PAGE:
Color management guide by Arnaud Frich

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Updated on April 10, 2017
 

The gamma

Our eye, as our monitors, "has" a gamma! It simply means that our eye reacts to light in a nonlinear way. What?! In fact, our eye is not sensitive to the same increase of light when it is in a dark room and when it is exposed to direct sunlight. Light a second candle in a dark room and you will see more light BUT not twice more light. That's right! Finally, light the same candle in the same room but in broad daylight: it does not change much and yet you bring as much light as in the dark room. Surprising, right, even if you never pay attention to it?

 

 

Key points if you are a beginner ...

Here are the key points to remember about gamma. The rest of this page will be dedicated to those who want to go into more details.

What is Gamma ?
The eye reacts to light in a weird manner. This reaction to light is not regular - it is said to be non linear. What does that means ?

  • The human eye is more sensitive to small variation of light in a dark environnement than in a bright one.
  • If you light two candles instead of one in a dark room, you will not percieve twice more light, but only more light. The eye response is not linear.

That's what gamma expresses.

But usually we talk about gamma for a monitor and not for the eye?
It is precisely to try to reproduce the behavior of the eye that monitors have a gamma.

Hopefully, everything is done automatically in our computers and there is nothing to do, except in specific cases that are of no interest for beginners and they will therefore not face!

Next key point: color spaces suivre


It is especially when talking about monitors that the notion of gamma is used. Although unfortunately its content remains quite uncertain, it is now important to pay closer attention to this vocable to understand the eye and human vision and thus choose your monitor's gamma with all parameters in sight: 1.8 or 2.2, the two most famous gammas to calibrate your screen and to question the so peculiar rendering of an HDR photo?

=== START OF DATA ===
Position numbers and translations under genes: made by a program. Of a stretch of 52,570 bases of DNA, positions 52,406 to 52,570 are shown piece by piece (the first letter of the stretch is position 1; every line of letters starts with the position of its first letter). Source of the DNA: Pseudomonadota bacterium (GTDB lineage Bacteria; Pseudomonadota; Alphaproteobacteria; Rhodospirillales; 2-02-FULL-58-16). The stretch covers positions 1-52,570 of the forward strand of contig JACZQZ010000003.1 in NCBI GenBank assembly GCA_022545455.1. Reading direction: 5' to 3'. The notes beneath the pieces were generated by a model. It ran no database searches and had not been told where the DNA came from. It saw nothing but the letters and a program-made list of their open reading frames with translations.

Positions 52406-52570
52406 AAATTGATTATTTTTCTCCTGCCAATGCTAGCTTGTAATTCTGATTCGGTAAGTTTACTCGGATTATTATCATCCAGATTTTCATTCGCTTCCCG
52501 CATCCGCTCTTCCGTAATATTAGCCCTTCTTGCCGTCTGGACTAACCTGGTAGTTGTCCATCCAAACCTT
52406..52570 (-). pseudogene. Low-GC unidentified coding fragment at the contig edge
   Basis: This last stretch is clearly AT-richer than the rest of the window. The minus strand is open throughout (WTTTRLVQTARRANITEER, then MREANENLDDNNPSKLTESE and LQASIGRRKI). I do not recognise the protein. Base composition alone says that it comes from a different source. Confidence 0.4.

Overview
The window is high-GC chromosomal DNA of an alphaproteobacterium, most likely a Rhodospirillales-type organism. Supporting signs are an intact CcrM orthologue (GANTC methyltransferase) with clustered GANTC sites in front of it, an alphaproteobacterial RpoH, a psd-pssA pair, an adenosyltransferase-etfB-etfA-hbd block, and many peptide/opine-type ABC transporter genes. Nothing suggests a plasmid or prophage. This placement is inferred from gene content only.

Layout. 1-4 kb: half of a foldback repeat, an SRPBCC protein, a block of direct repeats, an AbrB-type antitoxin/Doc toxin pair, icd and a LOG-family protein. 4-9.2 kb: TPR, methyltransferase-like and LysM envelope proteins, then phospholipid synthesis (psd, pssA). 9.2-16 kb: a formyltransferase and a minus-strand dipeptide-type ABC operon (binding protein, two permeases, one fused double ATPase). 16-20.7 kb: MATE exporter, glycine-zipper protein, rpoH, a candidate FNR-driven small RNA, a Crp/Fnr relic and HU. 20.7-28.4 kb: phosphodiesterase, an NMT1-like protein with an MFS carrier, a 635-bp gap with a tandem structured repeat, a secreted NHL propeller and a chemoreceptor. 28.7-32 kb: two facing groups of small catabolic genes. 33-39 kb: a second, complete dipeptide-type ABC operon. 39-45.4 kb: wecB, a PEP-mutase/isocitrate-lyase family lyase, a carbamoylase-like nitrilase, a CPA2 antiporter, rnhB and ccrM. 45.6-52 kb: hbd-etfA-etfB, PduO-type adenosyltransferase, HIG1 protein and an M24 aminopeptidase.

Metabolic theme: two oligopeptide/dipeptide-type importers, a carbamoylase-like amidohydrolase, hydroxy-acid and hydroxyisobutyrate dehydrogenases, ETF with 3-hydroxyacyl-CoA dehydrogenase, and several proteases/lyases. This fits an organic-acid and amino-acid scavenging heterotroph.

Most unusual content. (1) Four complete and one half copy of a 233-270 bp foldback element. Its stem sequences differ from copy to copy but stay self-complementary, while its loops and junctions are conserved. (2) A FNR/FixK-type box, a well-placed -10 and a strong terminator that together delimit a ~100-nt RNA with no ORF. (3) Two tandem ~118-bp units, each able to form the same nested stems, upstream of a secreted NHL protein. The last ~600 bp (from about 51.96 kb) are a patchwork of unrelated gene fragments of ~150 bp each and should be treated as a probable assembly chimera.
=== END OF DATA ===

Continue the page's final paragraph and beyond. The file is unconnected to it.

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Vocabulary and general notions

The vocabulary of color management is full of new words compared to the vocabulary that was used in a lab for film-based photography: now we're talking of gamma, response curve...

Gamma

The notion of gamma - of an eye, of a monitor or of a scanner - is a concept that comes up regulary in the vocabulary of color management, particularly when calibrating the monitor. It is simply a mathematical curve (a function) that enables to know the connection - the correlation - between an input signal and the response of a sensor, for instance, our eye. This function is written as follows:

 

output signal = input signal gamma

(The output signal equals the input signal to the power of gamma)

 

Indeed, our eye has this singular characteristic not to have the same sensitivity (in quantity) in low light and high light. The same difference in brightness (eg 10 lumens) will be seen in a dark environment, but not at all or almost not in a bright environment. The eye is much more sensitive to small differences of brightness in low lights than in high lights. If you light a second candle in a dark room, you will see more light but it will not even be noticable in a room in broad daylight. But in both cases, you will have added the same amount of light.

 

Therefore the response is not linear.

 

Finally it should also be noted that this non-linearity is different depending on the light environment, so this "gamma" differs depending on the lighting ambiance, as shown in the figures below.

 

Contrast according to light environment

Contrast and light environment: the two grey squares have the same RGB values of 160 and 100 on a white background on the left and on a black background on the right. It clearly shows that the contrast between these two squares is more important on a white background!

 

Summary! The gamma of the eye is continuously changing depending on the light around and the contrast of the scene viewed. It is thus different on a foggy day and in plain sunshine or in front of a screen and when it looks at a photo print. It varies between about 2 and 3, with the famous 2.2 when watching a screen.

Here's one surprising specificity about the human eye but it is rather a specificity of the human body and not only of its eye. This characteristic enables the human body to feel important differences without saturating its sensorial sensors too fast.